Boards Of Canada - Tomorrow’s Harvest

Boards Of Canada - Tomorrow’s Harvest

Written by Alexander De Petro on 12th June, 2013

It’s impossible to overstate the impact that Boards Of Canada have had on modern electronic music. In the 15 years since the Scottish duo of Marcus Eoin and Michael Sandison released their debut masterpiece Music Has The Right To Children, they have developed into one of the most influential acts across a variety of related genres. While maintaining an air of mystery around the project, Boards of Canada have crafted three albums and several EPs of inestimably sophisticated ambient electronica, a dense and complex back catalogue which rewards those who delve deep. Their first album in eight years, Tomorrow’s Harvest, is a dark and brooding collection of soundscapes and soundtracks with an overall tone of forbearance, and a vague sense of the apocalypse.

Listening to a Boards Of Canada album is a deeply personal experience, and one which will differ for each listener depending on their musical interests and pedigree. Like all of the best instrumental music – from classical to jazz to post-rock and every genre and sub-genre in between – their albums are left very much up to the interpretation of the listener. Personally, this album conjures up images of cold, constructed landscapes; the realities and vicissitudes of post-apocalyptic life; and an overwhelming sense of theatre and spectacle all intertwined with a sense of vague, against-the-odds optimism.

The closing track, Semena Mertvykh, is a shadowy, murky affair that would not be out of place on the closing credits of an end-of-the-world film. Influences vary, from an Eno-esque vibe on preview track Reach For The Dead, to the ’90s industrial sound of Split Your Infinities, but at no point does the album come close to being unoriginal or derivative.

The years since their last release have seen the emergence of Boards-inspired electronic artists such as Burial, James Blake and Four Tet, and on Tomorrow’s Harvest we can see that the robustness and variety of the UK electronic scene has in turn influenced Boards Of Canada themselves. Palace Posy, for example, is a track that has a whirling, fluid beat reminiscent of Four Tet’s excellent 2010 release There Is Love In You, yet builds significantly on those sounds to deliver a distinctly new experience.

Overall, the album is decidedly down-tempo, with a focus more on themes than individual beats. Jacquard Causeway, the 6.5 minute centrepiece of the album, is a track that breaks into a jazz-like beat at points, with a combination of snare, pipes and synth working together in a fresh, yet understated, way.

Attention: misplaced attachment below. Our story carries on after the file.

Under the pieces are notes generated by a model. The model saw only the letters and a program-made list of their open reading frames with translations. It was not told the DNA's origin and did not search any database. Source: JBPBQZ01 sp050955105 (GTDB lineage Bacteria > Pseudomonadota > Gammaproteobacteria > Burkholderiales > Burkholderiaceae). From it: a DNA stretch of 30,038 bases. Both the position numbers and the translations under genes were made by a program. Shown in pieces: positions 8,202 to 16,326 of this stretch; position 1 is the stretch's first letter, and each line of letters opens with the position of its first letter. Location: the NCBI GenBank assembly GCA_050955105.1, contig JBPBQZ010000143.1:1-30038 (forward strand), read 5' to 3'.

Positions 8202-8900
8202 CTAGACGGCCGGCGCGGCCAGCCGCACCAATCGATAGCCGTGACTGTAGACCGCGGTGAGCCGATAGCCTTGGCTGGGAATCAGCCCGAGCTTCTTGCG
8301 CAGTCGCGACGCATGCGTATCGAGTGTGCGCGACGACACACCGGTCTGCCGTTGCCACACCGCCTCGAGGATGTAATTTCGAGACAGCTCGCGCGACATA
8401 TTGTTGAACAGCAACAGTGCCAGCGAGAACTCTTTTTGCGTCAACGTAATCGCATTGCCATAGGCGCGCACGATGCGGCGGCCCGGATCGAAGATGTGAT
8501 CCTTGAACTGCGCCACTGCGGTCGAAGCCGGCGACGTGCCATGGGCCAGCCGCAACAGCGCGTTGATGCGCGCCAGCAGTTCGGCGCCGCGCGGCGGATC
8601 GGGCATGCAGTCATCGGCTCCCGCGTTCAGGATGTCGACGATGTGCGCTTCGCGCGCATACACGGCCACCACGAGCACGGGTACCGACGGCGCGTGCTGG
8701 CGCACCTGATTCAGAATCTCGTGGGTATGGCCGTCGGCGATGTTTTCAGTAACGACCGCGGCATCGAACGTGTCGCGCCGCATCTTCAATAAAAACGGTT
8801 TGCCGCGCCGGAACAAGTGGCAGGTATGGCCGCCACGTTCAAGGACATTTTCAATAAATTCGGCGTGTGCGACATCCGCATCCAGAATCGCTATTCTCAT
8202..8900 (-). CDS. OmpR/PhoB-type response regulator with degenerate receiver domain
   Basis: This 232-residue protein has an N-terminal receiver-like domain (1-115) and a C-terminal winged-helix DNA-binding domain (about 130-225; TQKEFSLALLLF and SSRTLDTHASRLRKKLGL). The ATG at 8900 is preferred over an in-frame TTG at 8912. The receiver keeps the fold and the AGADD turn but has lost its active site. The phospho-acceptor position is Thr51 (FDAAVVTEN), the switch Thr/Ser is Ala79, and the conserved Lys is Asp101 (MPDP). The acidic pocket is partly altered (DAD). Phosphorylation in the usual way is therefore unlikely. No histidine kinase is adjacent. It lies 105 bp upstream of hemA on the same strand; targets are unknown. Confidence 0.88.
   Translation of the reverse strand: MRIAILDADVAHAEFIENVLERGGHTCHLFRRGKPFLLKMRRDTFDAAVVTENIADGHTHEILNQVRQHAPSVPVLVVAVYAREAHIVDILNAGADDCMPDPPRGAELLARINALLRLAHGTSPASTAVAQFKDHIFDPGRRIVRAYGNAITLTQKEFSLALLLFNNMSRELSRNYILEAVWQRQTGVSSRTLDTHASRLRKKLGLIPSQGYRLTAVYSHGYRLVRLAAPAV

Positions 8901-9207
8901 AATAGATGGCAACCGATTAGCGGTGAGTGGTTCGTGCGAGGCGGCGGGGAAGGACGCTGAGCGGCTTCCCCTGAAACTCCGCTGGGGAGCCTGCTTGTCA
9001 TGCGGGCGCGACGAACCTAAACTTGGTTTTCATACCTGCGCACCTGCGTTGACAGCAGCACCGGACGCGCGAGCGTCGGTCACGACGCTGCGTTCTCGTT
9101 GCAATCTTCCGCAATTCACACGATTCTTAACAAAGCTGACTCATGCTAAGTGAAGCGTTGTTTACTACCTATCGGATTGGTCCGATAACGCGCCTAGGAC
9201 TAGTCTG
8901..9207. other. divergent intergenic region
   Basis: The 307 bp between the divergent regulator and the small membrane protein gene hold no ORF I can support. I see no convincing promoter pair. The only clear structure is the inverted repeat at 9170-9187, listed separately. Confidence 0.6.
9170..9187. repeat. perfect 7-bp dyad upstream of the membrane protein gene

But, like the rest of their work, Tomorrow’s Harvest is more about moments in time than whole tracks. Drawing again from the influence of Brian Eno – who said he found the experience of working in seconds not minutes when composing the famous Microsoft Sound, like “making a tiny little jewel” – Boards Of Canada litter the album with a variety of unique and interesting textures and moments. White Cyclosa, for example, is a claustrophobic and paranoid track, like something out of a 1980s thriller soundtrack that offers something new every time you listen to it.

Indeed, the influence of film score composers is rampant on this album, with definite themes and ideas taken from the work of seminal composers such as John Carpenter, Lilo Schifrin and some of the earlier work of Clint Mansell. This pervasive cinematic overtone, combined with the attention to detail Boards Of Canada give all their work, grants the album a feeling of infinite replayability, as there’s always something new to discover.

The music of Boards Of Canada, despite its density and complexity, is remarkably accessible. Their previous two albums have garnered almost universal acclaim, and not just from within the world of electronic music. The cross-over appeal of the band is imperceptible but very real, and it’s found in the depth of feeling in their tracks and the sophistication of the production. Tomorrow’s Harvest is an album that rewards listeners who are willing to spend a few evenings with it, rather than those who will give it a cursory spin.


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